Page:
It's called the AccuBoost system.
"We've been using it the past three or four years to deliver the boost portion of the whole breast treatment," says Dr. Jaroslaw Hepel of Rhode Island Hospital.
Now it's being used in a new way.
Rhode Island Hospital is testing the system to treat only the portion of the breast where the cancer is found, following the removal of the tumor.
Partial breast cancer radiation is not new, but Hepel says most of the techniques are invasive.
"We either have to put multiple needles into the breast or a catheter into the lumpectomy cavity and that needs to remain in place for the whole course of treatment which is about a week," he explains.
Hepel said for the patient, it can be inconvenient, uncomfortable and pose a risk of infection.
"What's nice about the AccuBoost system is that it's not invasive. There's nothing that's placed inside the breast, but we're able to achieve the same level of precision as these invasive approaches," he says.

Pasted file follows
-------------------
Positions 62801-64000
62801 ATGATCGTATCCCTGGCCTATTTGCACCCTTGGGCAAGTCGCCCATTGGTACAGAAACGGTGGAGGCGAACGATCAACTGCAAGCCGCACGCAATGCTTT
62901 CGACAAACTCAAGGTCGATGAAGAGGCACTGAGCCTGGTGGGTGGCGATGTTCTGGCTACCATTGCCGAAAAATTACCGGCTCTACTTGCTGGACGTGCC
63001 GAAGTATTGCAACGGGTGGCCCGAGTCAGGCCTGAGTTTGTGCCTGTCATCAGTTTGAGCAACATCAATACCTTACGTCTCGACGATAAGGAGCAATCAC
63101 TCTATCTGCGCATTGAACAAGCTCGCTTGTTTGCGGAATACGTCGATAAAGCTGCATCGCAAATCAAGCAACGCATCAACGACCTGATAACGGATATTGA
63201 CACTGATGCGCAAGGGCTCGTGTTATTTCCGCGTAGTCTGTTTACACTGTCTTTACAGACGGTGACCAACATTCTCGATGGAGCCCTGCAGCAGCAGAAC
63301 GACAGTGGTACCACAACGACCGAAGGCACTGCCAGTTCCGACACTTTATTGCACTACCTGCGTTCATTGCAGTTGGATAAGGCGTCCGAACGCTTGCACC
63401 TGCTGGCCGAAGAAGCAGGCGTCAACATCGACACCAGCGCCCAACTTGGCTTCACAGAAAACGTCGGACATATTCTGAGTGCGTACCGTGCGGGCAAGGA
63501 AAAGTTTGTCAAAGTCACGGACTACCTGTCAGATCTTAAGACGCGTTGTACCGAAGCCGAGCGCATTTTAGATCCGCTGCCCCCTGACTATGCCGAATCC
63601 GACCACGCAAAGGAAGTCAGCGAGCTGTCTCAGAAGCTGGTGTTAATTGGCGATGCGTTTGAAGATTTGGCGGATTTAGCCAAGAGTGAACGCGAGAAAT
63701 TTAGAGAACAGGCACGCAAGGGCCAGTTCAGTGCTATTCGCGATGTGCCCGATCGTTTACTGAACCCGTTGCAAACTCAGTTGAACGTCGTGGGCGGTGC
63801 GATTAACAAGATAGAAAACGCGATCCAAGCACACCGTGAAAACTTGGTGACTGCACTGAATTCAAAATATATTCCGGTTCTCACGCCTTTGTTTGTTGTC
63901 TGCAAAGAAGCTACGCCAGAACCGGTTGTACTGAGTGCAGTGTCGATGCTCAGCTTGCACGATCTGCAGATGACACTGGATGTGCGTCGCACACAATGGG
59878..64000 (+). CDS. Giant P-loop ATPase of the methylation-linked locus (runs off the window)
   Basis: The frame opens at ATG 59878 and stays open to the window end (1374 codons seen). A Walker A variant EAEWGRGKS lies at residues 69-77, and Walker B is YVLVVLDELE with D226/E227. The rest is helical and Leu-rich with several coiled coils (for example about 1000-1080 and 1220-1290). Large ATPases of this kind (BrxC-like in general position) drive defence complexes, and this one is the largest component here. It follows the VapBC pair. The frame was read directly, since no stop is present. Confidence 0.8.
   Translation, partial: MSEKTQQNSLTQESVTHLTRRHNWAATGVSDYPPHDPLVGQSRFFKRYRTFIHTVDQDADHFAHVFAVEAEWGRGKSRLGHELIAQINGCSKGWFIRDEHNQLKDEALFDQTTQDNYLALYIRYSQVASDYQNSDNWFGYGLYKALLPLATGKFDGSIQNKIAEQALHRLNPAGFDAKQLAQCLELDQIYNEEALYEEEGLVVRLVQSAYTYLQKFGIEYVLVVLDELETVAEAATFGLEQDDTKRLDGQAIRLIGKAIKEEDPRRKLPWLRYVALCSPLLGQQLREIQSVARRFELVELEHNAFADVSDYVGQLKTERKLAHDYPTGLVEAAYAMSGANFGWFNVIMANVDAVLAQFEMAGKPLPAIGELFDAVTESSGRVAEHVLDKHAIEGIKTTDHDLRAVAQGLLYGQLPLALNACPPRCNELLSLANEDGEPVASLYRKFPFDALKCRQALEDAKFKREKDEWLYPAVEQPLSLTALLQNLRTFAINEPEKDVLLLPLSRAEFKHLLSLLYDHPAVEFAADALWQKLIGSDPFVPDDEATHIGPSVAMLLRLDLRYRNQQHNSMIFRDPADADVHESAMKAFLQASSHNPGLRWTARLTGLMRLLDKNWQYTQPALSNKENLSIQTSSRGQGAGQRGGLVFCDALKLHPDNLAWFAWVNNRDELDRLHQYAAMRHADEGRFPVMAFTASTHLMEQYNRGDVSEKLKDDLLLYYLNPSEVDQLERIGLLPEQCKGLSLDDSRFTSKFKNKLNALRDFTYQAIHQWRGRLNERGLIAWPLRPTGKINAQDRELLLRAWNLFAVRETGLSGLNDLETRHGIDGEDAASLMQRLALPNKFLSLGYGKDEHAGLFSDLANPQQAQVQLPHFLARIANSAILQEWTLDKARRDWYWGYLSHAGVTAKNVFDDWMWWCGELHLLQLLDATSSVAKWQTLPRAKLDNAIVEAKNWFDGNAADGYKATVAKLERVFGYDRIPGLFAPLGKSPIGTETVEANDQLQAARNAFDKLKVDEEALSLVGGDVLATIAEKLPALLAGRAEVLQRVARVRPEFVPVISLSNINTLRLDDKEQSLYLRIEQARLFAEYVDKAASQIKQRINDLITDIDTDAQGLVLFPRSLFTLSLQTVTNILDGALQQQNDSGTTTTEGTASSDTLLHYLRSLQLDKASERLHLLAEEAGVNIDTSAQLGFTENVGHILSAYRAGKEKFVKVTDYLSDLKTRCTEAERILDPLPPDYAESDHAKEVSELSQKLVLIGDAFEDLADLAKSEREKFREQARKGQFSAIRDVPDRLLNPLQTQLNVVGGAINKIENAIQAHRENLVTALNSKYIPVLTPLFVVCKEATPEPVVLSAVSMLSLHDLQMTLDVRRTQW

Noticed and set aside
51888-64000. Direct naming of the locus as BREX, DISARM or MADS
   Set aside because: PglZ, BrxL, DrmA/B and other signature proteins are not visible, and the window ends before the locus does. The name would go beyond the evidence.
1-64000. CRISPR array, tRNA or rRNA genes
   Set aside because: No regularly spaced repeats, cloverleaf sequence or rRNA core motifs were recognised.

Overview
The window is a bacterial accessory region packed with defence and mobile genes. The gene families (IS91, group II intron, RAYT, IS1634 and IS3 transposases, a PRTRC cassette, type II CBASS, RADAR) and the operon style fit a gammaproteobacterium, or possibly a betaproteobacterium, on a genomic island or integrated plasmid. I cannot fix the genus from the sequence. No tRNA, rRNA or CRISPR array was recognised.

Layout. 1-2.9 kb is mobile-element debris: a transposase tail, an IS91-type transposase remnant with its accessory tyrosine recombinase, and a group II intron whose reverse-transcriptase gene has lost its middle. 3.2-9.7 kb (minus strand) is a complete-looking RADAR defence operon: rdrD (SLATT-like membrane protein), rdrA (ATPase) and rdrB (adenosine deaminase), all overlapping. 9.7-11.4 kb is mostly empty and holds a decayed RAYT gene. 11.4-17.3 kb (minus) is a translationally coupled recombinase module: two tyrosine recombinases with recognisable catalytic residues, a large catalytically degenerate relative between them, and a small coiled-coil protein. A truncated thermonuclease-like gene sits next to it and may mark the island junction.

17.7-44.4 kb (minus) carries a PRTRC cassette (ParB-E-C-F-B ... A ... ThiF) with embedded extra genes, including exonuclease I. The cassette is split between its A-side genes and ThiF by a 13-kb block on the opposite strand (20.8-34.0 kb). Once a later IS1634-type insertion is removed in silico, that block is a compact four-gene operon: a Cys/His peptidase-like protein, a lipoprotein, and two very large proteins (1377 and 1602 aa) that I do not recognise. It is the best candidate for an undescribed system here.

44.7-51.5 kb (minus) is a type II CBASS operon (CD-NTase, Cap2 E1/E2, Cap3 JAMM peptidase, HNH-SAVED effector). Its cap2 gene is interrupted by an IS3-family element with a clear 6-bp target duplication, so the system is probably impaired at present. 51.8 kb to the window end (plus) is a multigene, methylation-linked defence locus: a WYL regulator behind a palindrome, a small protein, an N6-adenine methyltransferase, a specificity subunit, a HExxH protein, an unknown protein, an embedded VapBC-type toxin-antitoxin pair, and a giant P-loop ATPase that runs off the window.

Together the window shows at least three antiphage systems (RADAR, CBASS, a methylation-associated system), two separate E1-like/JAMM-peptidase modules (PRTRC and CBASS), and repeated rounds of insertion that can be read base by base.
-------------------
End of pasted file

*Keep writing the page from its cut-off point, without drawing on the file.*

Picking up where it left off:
It starts with mammography-like imaging.
"With this approach, we actually immobilize the breast by compressing it gently and image the breast for each and every treatment. That's how we're able to see the lumpectomy cavity and target it very precisely for each treatment," Hepel says.
The radiation is delivered through catheter-like wires to a specific spot.
The expectation is that women will have fewer side effects and better cosmetic outcomes.
The hope is that the non-invasive treatment will become the standard of care.
"Patients who are eligible for the study are women over the age of 50 who have early stage breast cancer and who've undergone a wide, local excision of their tumor," Hepel says.
Rhode Island Hospital is the only facility in New England enrolling in the study.
There are three other sites, two in New York and one in Florida.
Hepel said the hospital hopes to enroll 40 patients.
So far, 12 have taken part.
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